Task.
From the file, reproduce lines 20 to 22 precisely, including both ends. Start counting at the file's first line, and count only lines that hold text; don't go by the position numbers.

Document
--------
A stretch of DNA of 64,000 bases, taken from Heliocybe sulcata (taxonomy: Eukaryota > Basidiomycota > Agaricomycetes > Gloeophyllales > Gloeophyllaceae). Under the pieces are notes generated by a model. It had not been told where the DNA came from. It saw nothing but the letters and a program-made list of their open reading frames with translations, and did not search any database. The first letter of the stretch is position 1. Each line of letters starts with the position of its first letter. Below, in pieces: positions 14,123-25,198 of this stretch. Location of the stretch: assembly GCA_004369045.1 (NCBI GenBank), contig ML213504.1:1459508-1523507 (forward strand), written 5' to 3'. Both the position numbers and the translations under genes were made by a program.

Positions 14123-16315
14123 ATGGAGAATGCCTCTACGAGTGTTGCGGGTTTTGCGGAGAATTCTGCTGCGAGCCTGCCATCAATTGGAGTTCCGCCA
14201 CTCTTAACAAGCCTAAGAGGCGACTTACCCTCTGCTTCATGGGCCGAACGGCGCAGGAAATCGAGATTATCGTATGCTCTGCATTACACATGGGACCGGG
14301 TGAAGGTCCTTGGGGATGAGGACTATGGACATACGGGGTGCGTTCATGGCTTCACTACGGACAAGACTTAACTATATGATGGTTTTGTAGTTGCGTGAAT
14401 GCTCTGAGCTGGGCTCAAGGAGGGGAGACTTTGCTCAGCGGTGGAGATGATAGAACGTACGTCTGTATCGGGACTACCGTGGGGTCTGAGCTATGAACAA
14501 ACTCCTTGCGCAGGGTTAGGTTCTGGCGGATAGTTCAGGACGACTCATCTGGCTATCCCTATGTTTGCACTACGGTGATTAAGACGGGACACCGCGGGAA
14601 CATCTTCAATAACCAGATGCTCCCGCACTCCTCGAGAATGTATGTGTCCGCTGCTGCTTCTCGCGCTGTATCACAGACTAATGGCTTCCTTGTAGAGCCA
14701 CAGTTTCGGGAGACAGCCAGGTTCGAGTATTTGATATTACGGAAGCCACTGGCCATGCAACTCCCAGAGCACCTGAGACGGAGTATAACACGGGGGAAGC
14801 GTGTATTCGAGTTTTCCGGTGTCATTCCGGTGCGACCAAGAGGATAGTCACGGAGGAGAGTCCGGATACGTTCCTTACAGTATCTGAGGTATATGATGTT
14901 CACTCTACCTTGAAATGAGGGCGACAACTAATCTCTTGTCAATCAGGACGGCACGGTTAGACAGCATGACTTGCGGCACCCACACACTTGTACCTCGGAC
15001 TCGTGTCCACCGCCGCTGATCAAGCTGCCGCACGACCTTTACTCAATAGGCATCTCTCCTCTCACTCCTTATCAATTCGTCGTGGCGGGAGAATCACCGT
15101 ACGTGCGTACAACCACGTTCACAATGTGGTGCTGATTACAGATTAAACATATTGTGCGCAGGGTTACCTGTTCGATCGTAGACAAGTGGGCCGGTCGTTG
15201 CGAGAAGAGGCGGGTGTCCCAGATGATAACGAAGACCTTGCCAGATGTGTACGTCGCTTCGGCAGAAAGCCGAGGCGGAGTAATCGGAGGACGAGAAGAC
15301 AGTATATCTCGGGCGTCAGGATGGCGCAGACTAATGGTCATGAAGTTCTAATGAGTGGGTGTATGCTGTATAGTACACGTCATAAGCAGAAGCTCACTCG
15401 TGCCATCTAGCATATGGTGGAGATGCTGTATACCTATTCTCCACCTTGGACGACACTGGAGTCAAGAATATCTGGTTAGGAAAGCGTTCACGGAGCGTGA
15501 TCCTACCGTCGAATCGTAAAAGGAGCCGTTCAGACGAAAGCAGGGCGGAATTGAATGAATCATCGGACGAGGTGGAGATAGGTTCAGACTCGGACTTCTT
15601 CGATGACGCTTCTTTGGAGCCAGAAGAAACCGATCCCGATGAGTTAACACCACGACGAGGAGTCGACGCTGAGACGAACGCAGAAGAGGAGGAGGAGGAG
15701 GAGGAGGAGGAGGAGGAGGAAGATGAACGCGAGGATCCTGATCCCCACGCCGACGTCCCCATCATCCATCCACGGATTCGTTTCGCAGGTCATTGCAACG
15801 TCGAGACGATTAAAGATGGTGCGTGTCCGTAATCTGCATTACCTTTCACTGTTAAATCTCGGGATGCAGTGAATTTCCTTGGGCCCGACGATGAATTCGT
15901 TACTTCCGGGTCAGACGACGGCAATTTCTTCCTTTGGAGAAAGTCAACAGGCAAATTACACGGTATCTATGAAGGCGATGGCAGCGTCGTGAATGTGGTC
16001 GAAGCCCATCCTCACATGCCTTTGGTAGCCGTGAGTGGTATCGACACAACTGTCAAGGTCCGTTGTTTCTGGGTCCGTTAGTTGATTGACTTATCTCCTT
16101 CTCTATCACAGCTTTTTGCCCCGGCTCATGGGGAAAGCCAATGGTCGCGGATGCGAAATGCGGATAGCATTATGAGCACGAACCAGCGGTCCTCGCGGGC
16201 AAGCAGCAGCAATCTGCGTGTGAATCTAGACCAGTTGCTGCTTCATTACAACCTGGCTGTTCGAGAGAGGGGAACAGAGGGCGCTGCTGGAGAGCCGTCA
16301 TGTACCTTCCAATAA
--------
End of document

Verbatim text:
15801 TCGAGACGATTAAAGATGGTGCGTGTCCGTAATCTGCATTACCTTTCACTGTTAAATCTCGGGATGCAGTGAATTTCCTTGGGCCCGACGATGAATTCGT
15901 TACTTCCGGGTCAGACGACGGCAATTTCTTCCTTTGGAGAAAGTCAACAGGCAAATTACACGGTATCTATGAAGGCGATGGCAGCGTCGTGAATGTGGTC
16001 GAAGCCCATCCTCACATGCCTTTGGTAGCCGTGAGTGGTATCGACACAACTGTCAAGGTCCGTTGTTTCTGGGTCCGTTAGTTGATTGACTTATCTCCTT